If you don't already have Microsoft security software, or you want to reinstall it, see our software download page.
If you're using Windows XP, see our Windows XP end of support page.
Unfortunately, there is no standard for how software programs can be updated on your computer.
However, we've listed the general guidelines that can be followed when looking to update a program. For example, if you have Windows XP and want Windows 7 you would "upgrade" to Windows 7.
For a list of the latest updates see the change log.
Windows will automatically download and install updates once a day for you.
This is the same as when Windows automatically downloads the update, and can be useful if you aren't always connected to the Internet or haven't turned your PC on for a few days.
The editable version of the definition can be found at Definition/Unstable.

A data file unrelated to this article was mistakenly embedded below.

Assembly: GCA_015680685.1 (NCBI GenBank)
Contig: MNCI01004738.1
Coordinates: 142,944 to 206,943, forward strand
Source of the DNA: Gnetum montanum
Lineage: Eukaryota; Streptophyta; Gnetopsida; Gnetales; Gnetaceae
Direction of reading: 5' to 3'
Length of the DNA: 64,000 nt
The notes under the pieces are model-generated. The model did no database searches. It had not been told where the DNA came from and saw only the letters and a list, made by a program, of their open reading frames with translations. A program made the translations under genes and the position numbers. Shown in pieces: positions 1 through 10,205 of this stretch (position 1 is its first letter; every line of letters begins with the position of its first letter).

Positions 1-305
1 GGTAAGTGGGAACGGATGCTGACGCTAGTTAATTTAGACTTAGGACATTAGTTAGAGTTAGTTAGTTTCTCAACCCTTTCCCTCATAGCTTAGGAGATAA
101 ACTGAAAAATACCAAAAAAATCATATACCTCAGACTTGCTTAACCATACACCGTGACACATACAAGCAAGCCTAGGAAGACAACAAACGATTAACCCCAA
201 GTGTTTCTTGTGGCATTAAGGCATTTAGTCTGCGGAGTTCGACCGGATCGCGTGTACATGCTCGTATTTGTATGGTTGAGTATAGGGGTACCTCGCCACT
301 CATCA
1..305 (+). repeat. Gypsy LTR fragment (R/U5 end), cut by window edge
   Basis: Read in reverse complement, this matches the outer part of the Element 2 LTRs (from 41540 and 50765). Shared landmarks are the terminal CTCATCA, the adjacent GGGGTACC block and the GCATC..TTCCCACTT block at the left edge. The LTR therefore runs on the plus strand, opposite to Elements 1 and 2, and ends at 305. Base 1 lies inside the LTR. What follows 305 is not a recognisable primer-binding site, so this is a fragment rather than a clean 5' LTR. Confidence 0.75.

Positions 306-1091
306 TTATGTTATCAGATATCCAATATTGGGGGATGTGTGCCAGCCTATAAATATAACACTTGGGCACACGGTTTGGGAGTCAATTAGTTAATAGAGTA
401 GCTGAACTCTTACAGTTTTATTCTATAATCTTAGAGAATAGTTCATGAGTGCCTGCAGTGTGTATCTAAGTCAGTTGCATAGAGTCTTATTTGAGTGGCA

See authoring process for more information, and see translations if you want to contribute a version in another language.
To help categorize the unique states of computer software as it is developed and released, each update has a version number (e.g. When a software program is updated, it changes the version of the program to help identify the fixes that have been applied. However, if you had Windows 7 and needed to install fixes for security vulnerabilities or other problems you would "update" Windows.
See our version page for further information on this term. See the upgrade definition for information on this term.